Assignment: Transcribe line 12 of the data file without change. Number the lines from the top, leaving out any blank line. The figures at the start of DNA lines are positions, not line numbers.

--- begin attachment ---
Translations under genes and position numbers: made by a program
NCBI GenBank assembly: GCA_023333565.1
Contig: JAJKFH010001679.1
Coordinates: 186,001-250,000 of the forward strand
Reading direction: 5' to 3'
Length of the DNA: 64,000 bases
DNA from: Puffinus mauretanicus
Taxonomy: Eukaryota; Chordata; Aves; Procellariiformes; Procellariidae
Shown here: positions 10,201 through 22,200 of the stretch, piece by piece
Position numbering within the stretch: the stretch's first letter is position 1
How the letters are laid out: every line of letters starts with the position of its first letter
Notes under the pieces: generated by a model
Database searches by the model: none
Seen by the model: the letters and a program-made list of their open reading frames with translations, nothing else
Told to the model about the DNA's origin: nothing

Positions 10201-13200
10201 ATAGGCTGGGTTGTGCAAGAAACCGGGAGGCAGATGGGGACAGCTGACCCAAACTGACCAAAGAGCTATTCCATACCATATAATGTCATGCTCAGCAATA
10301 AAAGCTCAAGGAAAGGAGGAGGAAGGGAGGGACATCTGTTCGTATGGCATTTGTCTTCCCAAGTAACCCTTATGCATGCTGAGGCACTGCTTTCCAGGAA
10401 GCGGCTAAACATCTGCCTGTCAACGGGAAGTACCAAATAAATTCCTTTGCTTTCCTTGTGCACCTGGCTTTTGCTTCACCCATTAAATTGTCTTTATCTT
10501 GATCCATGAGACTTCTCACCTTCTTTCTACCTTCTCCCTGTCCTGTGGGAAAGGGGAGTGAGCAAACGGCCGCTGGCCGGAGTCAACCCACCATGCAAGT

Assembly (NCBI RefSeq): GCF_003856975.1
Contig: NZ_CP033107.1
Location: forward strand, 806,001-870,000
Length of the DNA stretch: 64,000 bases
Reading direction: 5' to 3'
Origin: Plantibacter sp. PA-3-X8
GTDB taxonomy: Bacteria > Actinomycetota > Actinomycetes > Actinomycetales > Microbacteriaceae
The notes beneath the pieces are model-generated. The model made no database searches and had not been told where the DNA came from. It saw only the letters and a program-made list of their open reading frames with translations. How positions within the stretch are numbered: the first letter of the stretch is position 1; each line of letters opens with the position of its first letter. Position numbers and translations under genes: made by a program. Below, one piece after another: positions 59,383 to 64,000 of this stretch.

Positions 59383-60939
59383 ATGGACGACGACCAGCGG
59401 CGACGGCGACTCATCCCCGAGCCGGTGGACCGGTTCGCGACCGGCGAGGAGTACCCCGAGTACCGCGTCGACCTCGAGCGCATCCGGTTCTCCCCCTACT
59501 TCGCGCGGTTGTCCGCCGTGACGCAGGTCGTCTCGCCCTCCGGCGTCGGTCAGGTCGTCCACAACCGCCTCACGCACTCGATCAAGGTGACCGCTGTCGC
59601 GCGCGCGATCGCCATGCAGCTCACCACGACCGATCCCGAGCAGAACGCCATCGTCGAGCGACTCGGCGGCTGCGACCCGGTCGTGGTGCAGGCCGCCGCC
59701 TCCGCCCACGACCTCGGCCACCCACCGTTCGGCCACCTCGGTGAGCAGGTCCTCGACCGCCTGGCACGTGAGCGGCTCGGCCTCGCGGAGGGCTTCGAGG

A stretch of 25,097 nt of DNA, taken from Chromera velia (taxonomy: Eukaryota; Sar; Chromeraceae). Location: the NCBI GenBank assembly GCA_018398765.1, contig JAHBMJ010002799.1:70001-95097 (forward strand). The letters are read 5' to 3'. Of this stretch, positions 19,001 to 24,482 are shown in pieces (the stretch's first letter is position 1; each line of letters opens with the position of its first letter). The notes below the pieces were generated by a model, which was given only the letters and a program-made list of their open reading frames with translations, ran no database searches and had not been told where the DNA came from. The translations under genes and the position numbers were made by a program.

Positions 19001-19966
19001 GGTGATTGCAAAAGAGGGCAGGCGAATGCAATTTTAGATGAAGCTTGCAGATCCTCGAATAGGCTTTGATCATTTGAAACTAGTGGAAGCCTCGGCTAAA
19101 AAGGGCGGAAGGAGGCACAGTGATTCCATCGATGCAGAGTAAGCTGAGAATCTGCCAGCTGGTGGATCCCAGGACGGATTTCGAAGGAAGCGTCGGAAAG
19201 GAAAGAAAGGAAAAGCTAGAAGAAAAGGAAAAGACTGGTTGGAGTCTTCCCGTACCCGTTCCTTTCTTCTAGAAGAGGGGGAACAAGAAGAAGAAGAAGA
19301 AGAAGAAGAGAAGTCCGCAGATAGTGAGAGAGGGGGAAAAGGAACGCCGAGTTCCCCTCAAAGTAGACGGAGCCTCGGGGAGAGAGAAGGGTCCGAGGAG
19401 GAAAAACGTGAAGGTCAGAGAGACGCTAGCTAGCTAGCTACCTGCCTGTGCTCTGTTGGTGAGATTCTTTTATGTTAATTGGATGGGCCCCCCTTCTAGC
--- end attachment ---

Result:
Notes under the pieces: generated by a model